Autonomous Vehicles Not Ready Yet

In this Dec. 18, 2018, photo one of the test vehicles from Argo AI, Ford's autonomous vehicle unit, navigates through the strip district near the company offices in Pittsburgh. Even the most optimistic experts say it will be 10 years before self-driving vehicles are everywhere, but others believe it will take decades. The biggest reasons are camera and laser sensors that can’t see through heavy snow or figure out where to go if lane lines are covered. (AP Photo/Keith Srakocic)

When it's heavy enough to cover the pavement, snow blocks the view of lane lines that vehicle cameras use to find their way. Researchers so far haven't figured out a way around this. That's why much of the testing is done in warm-weather climates such as Arizona and California.

Heavy snow, rain, fog and sandstorms can obstruct the view of cameras. Light beams sent out by laser sensors can bounce off snowflakes and think they are obstacles. Radar can see through the weather, but it doesn't show the shape of an object needed for computers to figure out what it is.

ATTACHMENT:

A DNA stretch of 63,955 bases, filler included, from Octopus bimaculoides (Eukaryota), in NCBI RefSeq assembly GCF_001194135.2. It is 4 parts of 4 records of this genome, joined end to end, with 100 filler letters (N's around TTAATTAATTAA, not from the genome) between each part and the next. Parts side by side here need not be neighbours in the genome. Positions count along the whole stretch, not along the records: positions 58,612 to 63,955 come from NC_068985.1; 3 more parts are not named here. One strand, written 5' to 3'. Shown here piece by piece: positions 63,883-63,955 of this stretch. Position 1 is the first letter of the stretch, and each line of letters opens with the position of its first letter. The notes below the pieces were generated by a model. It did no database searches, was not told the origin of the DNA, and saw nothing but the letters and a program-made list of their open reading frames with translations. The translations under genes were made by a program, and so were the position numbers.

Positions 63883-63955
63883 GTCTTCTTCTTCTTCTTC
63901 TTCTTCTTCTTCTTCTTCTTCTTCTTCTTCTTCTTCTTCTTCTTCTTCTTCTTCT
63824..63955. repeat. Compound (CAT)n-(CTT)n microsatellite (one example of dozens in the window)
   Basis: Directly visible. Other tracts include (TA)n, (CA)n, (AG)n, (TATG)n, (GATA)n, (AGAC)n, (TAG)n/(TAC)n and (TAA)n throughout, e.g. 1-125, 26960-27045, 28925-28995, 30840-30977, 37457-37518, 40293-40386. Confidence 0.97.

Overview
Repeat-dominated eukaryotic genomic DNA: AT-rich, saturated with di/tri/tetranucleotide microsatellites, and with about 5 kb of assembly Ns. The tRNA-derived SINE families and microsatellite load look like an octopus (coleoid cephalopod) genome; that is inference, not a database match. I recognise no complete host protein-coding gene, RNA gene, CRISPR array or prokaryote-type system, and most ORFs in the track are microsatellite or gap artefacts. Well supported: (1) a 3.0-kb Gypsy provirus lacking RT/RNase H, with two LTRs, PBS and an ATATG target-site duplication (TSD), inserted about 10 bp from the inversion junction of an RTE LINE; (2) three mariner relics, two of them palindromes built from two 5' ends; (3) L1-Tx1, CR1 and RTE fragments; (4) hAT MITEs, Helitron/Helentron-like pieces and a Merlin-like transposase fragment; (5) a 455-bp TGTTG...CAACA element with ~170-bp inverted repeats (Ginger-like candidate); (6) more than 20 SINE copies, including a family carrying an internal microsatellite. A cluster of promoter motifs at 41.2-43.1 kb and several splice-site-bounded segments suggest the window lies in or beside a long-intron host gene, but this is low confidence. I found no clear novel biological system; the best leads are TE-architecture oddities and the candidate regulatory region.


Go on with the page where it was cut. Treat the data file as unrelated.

"It's like losing part of your vision," says Raj Rajkumar, an electrical and computer engineering professor at Carnegie Mellon University.

Researchers are working on laser sensors that use a different light beam wavelength to see through snowflakes, said Greg McGuire, director of the MCity autonomous vehicle testing lab at the University of Michigan. Software also is being developed so vehicles can differentiate between real obstacles and snowflakes, rain, fog, and other conditions.

But many companies are still trying to master the difficult task of driving on a clear day with steady traction.

"Once we are able to have a system reliably perform in those, then we'll start working toward expanding to those more challenging conditions," said Noah Zych, Uber's head of system safety for self-driving cars.

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